It must have been 10 years ago when Prince Charles began urging British companies to put carbon labeling on all of their products. Many scoffed. Few complied. He then proceeded to “walk the walk” and monitor his own carbon footprint, even recently converting his 38-year-old classic Aston Martin – a 21st birthday present from the Queen – to run on 100 percent bioethanol fuel distilled from surplus British wine. (Who knew the British had surplus wine?)
The idea has been slowly catching on around the world, and with Walmart’s Sustainability Index (an initiative that will eventually rank every product on the retail giants' shelves so every customer will know exactly how sustainably it was produced), companies are going to have to play or pay. After all, when Walmart says jump, the world says, “How high?”
This is going to be a great day for the “paper vs. pixels” argument currently raging. International Paper recently brought the argument to light with their Down to Earth piece entitled “Are Pixels Greener than Paper?” (PDF 872kb) and they drew both praise and criticism for their efforts. The long and short of it is – if your digital gizmos and your ream of paper had carbon labels, the argument wouldn’t be quite as controversial.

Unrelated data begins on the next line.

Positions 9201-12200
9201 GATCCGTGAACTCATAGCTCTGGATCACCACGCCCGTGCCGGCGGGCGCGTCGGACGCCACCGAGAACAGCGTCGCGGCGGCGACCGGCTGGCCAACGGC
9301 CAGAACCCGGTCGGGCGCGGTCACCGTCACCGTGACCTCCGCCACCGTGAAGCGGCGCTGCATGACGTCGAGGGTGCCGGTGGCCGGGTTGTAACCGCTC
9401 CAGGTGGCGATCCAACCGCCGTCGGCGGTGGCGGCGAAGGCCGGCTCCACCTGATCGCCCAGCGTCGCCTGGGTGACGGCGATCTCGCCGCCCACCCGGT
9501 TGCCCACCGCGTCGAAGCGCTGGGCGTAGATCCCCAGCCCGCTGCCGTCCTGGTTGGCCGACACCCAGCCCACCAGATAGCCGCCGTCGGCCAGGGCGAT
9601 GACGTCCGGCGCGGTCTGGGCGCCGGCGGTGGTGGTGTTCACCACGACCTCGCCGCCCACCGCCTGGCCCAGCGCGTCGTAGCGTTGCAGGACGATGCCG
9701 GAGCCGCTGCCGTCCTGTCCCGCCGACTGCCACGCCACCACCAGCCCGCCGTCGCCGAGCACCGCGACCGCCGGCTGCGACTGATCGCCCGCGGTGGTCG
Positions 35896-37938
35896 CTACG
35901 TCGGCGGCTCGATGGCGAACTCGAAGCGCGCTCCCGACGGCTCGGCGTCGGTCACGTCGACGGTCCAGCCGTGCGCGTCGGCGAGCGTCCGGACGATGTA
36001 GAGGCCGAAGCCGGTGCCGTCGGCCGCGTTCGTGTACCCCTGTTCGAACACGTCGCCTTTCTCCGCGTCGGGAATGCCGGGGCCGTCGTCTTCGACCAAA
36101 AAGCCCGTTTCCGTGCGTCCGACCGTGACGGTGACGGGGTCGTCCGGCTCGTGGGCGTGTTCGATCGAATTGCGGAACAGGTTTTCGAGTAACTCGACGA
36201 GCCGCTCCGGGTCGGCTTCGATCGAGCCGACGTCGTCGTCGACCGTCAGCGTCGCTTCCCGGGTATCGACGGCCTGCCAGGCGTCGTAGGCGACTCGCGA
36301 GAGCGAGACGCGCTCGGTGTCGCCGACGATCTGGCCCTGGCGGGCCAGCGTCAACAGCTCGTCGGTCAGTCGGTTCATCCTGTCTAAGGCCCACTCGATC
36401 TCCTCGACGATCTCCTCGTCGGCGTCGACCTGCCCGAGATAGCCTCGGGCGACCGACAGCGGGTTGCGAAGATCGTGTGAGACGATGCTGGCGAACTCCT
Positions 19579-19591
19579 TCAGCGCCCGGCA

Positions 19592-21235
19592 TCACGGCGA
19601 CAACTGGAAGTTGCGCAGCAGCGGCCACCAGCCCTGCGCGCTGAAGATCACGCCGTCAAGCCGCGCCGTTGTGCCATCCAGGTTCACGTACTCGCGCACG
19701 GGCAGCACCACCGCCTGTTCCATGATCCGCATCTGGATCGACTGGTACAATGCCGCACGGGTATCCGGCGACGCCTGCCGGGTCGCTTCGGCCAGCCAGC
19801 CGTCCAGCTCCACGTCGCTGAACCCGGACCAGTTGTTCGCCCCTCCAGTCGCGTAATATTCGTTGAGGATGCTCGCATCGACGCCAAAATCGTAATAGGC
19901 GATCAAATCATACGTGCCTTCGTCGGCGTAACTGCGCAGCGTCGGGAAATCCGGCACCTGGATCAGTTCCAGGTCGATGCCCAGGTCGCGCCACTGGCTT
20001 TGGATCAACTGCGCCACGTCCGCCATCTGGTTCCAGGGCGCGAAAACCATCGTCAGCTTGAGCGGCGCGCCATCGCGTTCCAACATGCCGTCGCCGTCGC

Paper has got a lot better track record than plastic electronics – from the cradle to the grave. As much as we may want to think that our emails and iPhones are better for the planet, they are not made from renewable resources, can’t be economically recycled, don’t use as much as 50 percent biofuels to be manufactured, can’t biodegrade and don’t create an incentive for anybody to keep growing trees on Planet Earth.
We applaud International Paper for sticking their necks out and putting down some hard facts that not only help people think more clearly, but also may force the digital revolution to do a better job of owning up to its environmental impact. And we’re proud to be a part of the Down to Earth project with them.
So people – get out your Aston Martin, some unused wine and a jaunty driving cap and get ready for the labeling revolution. When you start tallying up your daily carbon footprint, you’re going to have to green up or go home.
Tue, November 10, 2009
by Suzanna Phelps-Fredette filed under